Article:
What will 2014 look like? 2010? 2012? Neither. Post second mid-terms can show us what to expect this time. The House result is usually a mix of two factors, environment and the seats’ natural lean. Environment is a well known phenomenon. It can be coat tails for a Presidential, a negative reaction to an unpopular President, or in an unusual circumstance rallying around a President. In many cases the environment is fairly neutral.
Most congressional districts will go to a certain party in a normal environment. If one party controls districts which lean to the other party as a result of a wave, a neutral environment will return most of those to that party. Thus, 2010 was going to be a GOP year regardless, since the party was nearly 50 seats below the seats’ natural party lean. Republicans would’ve made big gains, just not that big, even without the wind at their backs.
Here are the second term mid-terms. If a President has a bad second mid-term he’ll usually have had a first mid-term without real losses. Presidents just don’t have two horrible mid-terms. There are probably a lot of reasons for this.
1950 – I’m sure this looks like a bad mid-term for Harry Truman, but it really wasn’t. His enormous win in 1948 resulted in Democrats getting 263 House seats, about 30 more than they’d get in a normal year. Without Truman’s momentum Democrats lost 28 seats, to put them at 235, about where they’d expect to be in this era. Truman had a very bad mid-term in 1946 and this one wasn’t.
1958 – While Republicans had lost the House in 1954, this was just simply a return to normal. The Democrats had 232 seats in 1954 and 234 in 1956. Unlike 1954, this was a horrible environment for Ike and the Republicans. They got thrashed at the polls and lost 48 seats. The Democratic conference was bloated with seats they couldn’t hold as a result. Thus, they lost seats in 1960 even though Kennedy won the Presidency.
1966 – Johnson’s 1964 landslide gave Democrats 295 House seats, a conference they couldn’t hold. The era average was 256 and Democrats lost a little more than that, dropping to 247. Kennedy hadn’t lost seats in the first mid-term.
1974 – Republicans were about 13 over their era average, so losses were likely. Add in Watergate and Democrats picked 49 seats. Nixon’s first mid-term had been mild.
1986 – After the 1984 election Republicans stood only 3 seats above the era average. Democrats gained 5 seats. Reagan had had a tough first mid-term, but not a second.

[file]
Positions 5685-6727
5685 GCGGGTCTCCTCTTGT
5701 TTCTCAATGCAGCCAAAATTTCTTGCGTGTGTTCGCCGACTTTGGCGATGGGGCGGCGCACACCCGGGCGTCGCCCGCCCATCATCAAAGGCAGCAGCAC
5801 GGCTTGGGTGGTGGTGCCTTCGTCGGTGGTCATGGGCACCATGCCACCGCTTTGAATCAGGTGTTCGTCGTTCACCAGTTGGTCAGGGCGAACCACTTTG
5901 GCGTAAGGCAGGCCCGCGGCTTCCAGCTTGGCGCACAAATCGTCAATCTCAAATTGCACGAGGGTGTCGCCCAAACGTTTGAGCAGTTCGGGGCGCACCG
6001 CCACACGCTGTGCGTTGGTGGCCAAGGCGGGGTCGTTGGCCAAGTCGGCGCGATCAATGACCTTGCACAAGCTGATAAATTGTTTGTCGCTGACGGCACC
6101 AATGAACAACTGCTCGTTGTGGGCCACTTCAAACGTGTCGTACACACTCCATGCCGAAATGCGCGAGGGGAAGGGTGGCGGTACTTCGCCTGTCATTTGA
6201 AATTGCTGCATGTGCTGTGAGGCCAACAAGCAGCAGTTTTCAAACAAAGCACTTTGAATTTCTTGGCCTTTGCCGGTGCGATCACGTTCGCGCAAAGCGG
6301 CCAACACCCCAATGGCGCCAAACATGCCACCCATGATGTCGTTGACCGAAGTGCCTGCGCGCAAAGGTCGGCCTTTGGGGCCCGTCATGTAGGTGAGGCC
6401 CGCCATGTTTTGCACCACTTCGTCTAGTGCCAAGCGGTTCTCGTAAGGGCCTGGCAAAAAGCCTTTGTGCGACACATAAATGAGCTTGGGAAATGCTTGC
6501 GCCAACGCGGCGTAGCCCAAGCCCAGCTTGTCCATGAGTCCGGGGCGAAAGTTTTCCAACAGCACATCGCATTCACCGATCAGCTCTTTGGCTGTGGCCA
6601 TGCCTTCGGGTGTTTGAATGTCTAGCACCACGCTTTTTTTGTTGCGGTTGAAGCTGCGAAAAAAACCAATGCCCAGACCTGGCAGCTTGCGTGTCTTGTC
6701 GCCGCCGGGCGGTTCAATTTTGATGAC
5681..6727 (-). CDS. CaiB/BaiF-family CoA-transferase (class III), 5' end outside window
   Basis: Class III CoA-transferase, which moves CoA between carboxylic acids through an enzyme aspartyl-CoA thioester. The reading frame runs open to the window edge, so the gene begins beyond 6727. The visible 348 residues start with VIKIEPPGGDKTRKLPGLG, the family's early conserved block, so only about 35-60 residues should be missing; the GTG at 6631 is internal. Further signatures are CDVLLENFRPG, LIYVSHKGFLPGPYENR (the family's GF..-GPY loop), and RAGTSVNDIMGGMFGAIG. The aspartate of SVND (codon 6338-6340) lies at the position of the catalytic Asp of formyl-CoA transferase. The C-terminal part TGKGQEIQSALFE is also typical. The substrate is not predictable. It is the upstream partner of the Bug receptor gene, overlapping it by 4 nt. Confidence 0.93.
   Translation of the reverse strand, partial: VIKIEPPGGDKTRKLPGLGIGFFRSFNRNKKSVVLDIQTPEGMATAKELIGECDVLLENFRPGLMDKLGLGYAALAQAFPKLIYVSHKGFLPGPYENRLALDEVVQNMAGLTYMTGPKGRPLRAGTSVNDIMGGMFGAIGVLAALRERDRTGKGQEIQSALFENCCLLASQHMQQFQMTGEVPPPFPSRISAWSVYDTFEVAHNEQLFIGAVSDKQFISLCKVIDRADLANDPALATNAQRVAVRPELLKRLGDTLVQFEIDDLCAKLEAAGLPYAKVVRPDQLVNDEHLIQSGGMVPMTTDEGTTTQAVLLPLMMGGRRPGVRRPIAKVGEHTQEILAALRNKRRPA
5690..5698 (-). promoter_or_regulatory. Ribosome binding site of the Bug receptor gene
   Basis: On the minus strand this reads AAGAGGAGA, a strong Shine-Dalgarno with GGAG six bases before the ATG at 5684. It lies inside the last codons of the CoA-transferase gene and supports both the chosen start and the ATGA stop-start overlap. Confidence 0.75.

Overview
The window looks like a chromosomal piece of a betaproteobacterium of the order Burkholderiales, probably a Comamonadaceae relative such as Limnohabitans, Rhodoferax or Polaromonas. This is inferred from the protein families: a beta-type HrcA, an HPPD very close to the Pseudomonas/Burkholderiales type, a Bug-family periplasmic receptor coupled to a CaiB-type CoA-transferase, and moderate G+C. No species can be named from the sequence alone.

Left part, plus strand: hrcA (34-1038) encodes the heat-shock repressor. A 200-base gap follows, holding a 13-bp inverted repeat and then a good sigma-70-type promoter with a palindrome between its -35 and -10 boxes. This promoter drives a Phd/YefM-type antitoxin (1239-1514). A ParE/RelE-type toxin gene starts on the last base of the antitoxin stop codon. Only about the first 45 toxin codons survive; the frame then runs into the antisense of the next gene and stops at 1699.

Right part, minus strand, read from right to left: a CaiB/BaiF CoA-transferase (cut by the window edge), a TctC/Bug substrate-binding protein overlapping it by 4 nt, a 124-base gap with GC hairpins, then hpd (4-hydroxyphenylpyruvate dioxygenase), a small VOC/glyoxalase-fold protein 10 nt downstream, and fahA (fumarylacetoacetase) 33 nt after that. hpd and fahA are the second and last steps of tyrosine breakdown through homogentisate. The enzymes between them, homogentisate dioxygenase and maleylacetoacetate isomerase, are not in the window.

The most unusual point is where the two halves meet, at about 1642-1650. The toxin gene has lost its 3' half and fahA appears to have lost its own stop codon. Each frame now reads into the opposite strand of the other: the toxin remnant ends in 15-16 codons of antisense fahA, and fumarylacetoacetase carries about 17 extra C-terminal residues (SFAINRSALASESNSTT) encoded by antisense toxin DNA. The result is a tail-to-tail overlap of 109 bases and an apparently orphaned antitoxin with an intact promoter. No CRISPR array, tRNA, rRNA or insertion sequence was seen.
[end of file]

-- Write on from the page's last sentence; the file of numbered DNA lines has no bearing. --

1998 – The Democratic performance here has been attributed to the impeachment. That certainly helped the Democrats, but both sides entered the year at their era averages. So there wasn’t the opportunity districts of 1994.
2006 – Bush had a mild first mid-term, but not the second. The environment was terrible for Republicans and the Democrats gained enough seats to put them 26 over the era average. That makes this mid-term similar to 1958 when Democrats were 27 above their era average.
2014 – Most of the 2012 Democratic pick-ups were Democratic leaning seats. They won a decent share of marginal seats but not many. In 2010 Republicans could identify dozens of R+ seats for pick-up. Democrats probably have a handful now. So the obvious pick-ups aren’t there this time, the way they were in 1950 and 1966. It’s possible that the election will be like 1958, 1974, and 2006 but those were all in Presidencies that didn’t have heavy first mid-term losses.
Thus, I don’t see big gains for the GOP in 2014. That said, it won’t be a good year for Democrats. There have been 17 mid-terms since 1944 and in 16 of them the President’s party has won a lower percentage of the House vote than they did in the Presidential election. This occurred regardless of whether the President’s party controlled the House or what vote share the party got in that year. That one exception was 2002, when President Bush’s approval rating was sky high due to 9/11. That seems unlikely to happen again.
All the gloom and doomers, especially those saying all our California seats are lost, should consider this when making those pronouncements.
I think Democrats will get 48%-49% of the vote, which should result in losses. I’m thinking the GOP will pick up 8-15 seats.